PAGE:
Right now one of the cases that I am alleged to have named both the vic­tim and the accused (”The Olympian”) and the case of the “Come­dian”, both of these fel­lows have been ordered to stay away from the com­plainant and in one case ordered to stay away from young chil­dren. The ex-MP with name sup­pres­sion is in the same boat. The thing is this. If we can’t be allowed to know who it is that should stay away from var­i­ous sit­u­a­tions or peo­ple then how can they be reported for breach­ing the court instruc­tion because we aren’t allowed to know who they are in the first place. There­fore we run a real risk of there being more vic­tims, espe­cially as they are all out on bail. If they were known then they would effec­tively be under house arrest as they sure as hell wouldn’t show their faces anywhere.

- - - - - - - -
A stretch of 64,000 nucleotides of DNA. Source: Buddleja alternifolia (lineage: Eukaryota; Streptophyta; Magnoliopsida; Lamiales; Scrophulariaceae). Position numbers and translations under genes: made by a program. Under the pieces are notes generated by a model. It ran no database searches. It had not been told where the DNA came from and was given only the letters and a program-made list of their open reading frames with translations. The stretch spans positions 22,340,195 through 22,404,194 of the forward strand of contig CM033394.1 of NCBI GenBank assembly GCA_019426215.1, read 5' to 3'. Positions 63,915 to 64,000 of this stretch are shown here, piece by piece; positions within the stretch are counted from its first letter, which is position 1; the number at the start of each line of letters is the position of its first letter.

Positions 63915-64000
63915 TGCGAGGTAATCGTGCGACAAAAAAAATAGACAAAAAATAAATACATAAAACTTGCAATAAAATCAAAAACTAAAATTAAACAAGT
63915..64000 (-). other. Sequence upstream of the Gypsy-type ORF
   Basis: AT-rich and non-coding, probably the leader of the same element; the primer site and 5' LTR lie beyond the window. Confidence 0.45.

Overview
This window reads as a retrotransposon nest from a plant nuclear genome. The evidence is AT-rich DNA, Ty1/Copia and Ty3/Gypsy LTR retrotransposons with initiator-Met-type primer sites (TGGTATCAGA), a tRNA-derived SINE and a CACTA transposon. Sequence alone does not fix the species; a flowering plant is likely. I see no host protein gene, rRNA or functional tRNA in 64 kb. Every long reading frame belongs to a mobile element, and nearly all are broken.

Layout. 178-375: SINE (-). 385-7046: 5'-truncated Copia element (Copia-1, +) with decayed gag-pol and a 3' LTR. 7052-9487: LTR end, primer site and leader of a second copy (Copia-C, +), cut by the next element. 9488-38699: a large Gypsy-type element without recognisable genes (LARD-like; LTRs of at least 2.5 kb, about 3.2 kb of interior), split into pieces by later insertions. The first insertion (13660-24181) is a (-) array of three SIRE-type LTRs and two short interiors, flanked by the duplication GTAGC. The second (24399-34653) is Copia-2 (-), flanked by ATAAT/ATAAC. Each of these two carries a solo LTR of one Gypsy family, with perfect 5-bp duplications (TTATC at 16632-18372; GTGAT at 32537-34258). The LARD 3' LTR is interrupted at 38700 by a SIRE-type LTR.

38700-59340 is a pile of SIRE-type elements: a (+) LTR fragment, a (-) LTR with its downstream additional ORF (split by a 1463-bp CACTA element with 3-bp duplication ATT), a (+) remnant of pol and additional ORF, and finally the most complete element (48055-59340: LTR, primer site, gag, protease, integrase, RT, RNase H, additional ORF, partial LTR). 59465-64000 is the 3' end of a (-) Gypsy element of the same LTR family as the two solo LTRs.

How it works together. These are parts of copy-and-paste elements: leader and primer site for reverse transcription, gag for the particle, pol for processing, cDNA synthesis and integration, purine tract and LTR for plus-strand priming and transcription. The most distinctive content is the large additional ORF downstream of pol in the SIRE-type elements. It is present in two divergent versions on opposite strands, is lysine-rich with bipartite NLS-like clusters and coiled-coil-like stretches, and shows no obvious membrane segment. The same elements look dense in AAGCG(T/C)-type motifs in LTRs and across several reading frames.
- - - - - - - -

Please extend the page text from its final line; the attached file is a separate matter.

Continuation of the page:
[Gotcha 12/01/10]

There might seem some logic here, but it is fatally flawed. In these cases, there is an accused and these person’s have a right to the presumption of innocence until the legal system says otherwise. I think the cops have got it right on this one.

“Clearly it attacks the very heart of our criminal justice system in a number of ways; that a person is entitled to presumption of innocence until the opposite is proven, the right to a fair trial, and in this case the breach of that order has the potential to identify the victim – the very reason the order was imposed.”

Mr Winter said he would be liaising with police in Auckland over the previous breaches as well as speaking to a crown solicitor and the judge who issued the suppression order.

“He’s certainly testing the boundaries of the law which doesn’t adequately cover the use or abuse of the internet, so there’s grey areas in both domestic and international law,” he said.

[Nelson Bays police area commander Detective Inspector John Winter @ Stuff.co.nz]